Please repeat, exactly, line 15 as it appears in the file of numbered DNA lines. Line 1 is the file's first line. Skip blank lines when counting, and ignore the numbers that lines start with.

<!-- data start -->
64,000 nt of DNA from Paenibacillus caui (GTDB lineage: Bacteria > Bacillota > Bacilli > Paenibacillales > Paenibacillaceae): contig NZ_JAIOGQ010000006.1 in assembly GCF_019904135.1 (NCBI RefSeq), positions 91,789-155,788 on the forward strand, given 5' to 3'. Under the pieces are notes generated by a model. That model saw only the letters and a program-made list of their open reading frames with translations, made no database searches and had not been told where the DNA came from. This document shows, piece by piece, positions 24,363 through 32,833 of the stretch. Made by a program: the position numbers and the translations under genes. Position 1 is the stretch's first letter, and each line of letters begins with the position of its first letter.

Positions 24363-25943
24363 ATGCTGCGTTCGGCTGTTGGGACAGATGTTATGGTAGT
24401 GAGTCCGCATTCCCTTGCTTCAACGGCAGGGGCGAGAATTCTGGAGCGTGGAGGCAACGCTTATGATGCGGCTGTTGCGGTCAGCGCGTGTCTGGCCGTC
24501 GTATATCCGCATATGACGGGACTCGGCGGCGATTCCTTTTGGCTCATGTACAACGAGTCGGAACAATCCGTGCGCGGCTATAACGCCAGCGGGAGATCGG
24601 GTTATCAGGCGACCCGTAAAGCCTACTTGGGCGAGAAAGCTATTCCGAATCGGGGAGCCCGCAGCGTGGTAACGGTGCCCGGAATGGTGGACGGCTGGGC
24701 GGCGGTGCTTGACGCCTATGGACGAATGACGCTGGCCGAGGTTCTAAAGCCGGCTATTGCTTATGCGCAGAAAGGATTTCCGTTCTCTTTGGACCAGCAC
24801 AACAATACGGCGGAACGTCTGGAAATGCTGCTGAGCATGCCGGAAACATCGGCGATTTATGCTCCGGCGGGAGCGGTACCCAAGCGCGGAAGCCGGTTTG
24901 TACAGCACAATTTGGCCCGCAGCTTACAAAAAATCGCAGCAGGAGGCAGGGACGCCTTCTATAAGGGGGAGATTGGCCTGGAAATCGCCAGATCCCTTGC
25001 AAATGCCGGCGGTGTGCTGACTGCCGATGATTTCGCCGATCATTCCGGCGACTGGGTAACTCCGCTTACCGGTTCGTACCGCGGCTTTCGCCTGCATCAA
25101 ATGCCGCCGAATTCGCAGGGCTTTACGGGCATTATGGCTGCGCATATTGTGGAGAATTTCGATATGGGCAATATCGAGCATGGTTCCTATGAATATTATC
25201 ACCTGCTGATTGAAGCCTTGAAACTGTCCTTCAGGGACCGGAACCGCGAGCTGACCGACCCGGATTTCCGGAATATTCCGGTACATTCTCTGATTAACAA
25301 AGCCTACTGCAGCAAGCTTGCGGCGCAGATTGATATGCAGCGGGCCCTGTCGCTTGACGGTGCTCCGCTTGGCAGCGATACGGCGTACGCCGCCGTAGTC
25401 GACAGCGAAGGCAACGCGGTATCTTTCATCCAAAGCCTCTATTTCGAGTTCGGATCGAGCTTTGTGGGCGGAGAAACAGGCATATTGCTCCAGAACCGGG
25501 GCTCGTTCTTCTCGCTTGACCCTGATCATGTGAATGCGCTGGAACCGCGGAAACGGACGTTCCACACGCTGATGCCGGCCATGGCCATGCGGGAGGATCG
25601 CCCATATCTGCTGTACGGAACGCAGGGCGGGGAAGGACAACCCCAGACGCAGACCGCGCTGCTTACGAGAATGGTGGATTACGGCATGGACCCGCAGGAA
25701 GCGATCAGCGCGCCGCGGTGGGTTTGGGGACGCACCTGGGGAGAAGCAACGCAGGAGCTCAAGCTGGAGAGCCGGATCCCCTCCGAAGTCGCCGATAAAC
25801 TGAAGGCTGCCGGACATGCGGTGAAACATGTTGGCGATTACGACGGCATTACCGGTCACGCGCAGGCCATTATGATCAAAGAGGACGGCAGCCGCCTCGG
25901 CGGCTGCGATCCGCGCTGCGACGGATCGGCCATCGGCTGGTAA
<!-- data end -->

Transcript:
25501 GCTCGTTCTTCTCGCTTGACCCTGATCATGTGAATGCGCTGGAACCGCGGAAACGGACGTTCCACACGCTGATGCCGGCCATGGCCATGCGGGAGGATCG